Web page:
Jon R. Browning, aka Jessica St Jon, Empress 14, 17 and 19 of the United Court of the Lone Star Empire of Dallas, died on Oct. 15 after a lengthy battle with pancreatic cancer.
Born Dec. 4, 1951, in Dallas, Browning was the only son of W.R. and Margie Browning and attended W.W. Samuel High School. He was last employed with the Dallas Independent School District until he retired for medical reasons. Browning was diagnosed with cancer in the early 1980s. While many would have considered this a death sentence, he chose to enroll in the experimental treatment programs at UT Southwestern.
Browning also made an important decision which shaped the rest of his life: He chose to focus all his energies to help others in need, and he became a full-time charity volunteer.
In 1985, the gay community was in an uproar over the emerging AIDS epidemic. It was a time of great fear in the gay community and the newly-created Dallas AIDS Resource Center established a much-needed 24/7 AIDS Information Hotline. While undergoing daily chemotherapy and radiation, Browning volunteered to work the “graveyard” shift, night after night. He was the kind and knowledgeable voice of the AIDS Hotline to many scared young men, talking for hours and hours about up-to-date information and developing local resources.
Browning became heavily involved in all the educational and fundraising activities of the AIDS Resource Center. He staffed the information booths at community events like Razzle Dazzle Dallas and he helped recruit and train new volunteers for the AIDS Hotline. His hard work and creative talent was a perfect match for the many fundraisers and information booths. He threw himself into it and was a core member of the creative team that put on the huge AIDS Resource Center parties, fundraisers and festivals of the 1980s.
It was during this time that Browning became involved with the Imperial Court of Dallas. He was participating in fundraisers at the “Wild Crowd” on Fitzhugh when he first met Empress Cati Collins and joined the court as her Grand Duchess in 1986. In his first year of involvement with the court, Browning acted as corresponding secretary for Reign 12 and earned the “Court Member of the Year” award at Coronation 13. He served as Princess Royale for Empress 13 Patti Le Plae Safe and was then elected Empress 14, serving with Emperor 14 Linda May. His involvement with the court grew over the years as he dedicated himself to serving the community. He would again serve as empress for reigns 17 and 19.
In February 1995, at the 30th anniversary of the Imperial Court System in San Francisco, Browning was named an Heir Apparent to Empress Jose, the Widow Norton. Browning was the first heir named from the state of Texas and he was an outstanding representative and goodwill ambassador for Texas, wherever he traveled. Few realize just how important Browning was to increasing the visibility of the United Courts of Texas. In spite of dealing with his own health issues, he continued to serve the Dallas community and the state of Texas on the bigger stage of the Imperial Court Council. In 1998, he received the highest honor in the Imperial Court System, the Jose Honors award.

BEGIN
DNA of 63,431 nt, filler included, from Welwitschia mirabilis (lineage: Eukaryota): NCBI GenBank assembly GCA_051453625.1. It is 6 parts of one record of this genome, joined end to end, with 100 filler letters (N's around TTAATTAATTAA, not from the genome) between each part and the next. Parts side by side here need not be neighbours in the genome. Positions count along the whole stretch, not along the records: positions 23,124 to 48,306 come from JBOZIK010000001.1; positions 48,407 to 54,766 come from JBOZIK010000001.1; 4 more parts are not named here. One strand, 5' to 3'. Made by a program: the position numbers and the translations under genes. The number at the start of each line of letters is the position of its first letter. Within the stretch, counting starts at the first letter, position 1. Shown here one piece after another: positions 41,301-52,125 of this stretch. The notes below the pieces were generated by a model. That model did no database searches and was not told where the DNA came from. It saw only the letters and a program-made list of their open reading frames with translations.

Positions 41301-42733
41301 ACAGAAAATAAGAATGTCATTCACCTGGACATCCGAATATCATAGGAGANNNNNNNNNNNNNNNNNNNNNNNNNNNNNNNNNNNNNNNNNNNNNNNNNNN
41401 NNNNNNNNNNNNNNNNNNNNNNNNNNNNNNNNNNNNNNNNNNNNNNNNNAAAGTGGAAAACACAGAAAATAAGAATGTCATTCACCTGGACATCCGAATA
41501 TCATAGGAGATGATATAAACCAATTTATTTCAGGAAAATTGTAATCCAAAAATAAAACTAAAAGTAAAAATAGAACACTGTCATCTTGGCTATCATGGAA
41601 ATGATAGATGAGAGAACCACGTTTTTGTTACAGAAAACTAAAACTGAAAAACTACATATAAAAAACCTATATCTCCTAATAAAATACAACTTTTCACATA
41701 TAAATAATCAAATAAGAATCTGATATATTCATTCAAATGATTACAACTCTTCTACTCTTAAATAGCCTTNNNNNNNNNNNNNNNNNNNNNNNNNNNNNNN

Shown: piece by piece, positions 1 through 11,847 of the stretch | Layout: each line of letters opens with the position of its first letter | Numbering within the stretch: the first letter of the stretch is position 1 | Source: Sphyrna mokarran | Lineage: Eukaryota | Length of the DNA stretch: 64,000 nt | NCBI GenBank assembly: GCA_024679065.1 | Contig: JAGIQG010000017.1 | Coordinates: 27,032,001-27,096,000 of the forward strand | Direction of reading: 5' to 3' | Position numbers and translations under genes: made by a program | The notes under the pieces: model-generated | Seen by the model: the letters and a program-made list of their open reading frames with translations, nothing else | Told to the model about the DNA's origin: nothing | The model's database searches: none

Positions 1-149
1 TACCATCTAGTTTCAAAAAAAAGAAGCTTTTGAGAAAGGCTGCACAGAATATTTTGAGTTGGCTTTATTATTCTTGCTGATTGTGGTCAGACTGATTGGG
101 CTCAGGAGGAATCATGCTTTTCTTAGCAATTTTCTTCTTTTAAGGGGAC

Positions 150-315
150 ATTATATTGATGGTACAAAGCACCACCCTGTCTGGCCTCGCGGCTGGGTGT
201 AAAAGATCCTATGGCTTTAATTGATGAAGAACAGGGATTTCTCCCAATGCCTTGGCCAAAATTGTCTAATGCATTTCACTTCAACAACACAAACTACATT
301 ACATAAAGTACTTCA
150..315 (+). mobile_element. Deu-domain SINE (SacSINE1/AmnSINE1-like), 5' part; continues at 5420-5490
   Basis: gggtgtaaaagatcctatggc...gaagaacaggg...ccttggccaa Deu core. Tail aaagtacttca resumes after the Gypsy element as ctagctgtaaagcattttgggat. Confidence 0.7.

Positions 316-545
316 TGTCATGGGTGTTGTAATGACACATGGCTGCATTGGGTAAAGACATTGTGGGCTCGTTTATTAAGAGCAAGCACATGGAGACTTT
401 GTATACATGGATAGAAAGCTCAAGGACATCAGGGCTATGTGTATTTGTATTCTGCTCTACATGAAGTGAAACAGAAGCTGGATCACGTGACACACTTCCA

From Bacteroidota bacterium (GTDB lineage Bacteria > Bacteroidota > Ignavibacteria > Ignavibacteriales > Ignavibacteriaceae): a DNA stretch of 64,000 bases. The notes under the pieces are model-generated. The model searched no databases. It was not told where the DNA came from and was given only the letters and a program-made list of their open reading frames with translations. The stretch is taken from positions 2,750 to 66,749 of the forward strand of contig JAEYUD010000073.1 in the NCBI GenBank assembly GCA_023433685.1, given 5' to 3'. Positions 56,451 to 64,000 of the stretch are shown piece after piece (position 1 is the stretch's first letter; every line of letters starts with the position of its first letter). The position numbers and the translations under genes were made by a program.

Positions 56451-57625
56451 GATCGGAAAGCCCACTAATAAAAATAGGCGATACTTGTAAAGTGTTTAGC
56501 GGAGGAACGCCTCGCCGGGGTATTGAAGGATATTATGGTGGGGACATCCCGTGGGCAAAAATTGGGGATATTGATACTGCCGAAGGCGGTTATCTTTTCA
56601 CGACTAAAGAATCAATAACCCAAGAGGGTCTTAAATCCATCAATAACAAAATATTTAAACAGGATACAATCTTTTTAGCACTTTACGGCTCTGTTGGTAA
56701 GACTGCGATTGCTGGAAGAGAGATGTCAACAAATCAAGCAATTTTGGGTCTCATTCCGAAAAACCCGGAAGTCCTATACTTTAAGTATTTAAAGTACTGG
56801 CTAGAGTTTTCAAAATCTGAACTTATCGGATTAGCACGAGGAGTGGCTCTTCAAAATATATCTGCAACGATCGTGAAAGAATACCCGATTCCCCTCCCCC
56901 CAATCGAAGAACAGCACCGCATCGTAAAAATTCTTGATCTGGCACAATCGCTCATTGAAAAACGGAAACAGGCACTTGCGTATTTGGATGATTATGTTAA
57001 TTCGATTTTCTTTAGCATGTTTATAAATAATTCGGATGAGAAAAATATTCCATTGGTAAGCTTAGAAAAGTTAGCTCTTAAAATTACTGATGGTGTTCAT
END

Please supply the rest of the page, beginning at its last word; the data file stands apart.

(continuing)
Browning and his indomitable spirit were a gift to all who knew him and their words and memories offer a glimpse into how special he really was. He has been described by his friends as “an inspiration and shining example of thoughtfulness, class and plain courtly dignity,” “one in a million, an amazing talent, a gifted costume designer and one of the most giving people I have ever had the pleasure to know,” and “a flawless empress and a terrific Heir Apparent to Jose 1 and the UCT. … He was willing to stand up for his convictions, even when it might not have been the most popular thing to do.”
Browning’s passing marks the end of an era, and the court has lost a great friend, a great fighter and a great advisor, not only for the court but for our community, friends said. Perhaps Browning’s selfless and giving spirit is best summed up by one of the former leaders of the Dallas Gay Alliance who said, “In this contemporary discourse on bullying and suicide, Jon was an exemplar of today’s ‘It Gets Better’ campaign. It got better for so many nameless, faceless souls who reached out to the hotline for help. It certainly got better for me!”
This article appeared in the Dallas Voice print edition October 29, 2010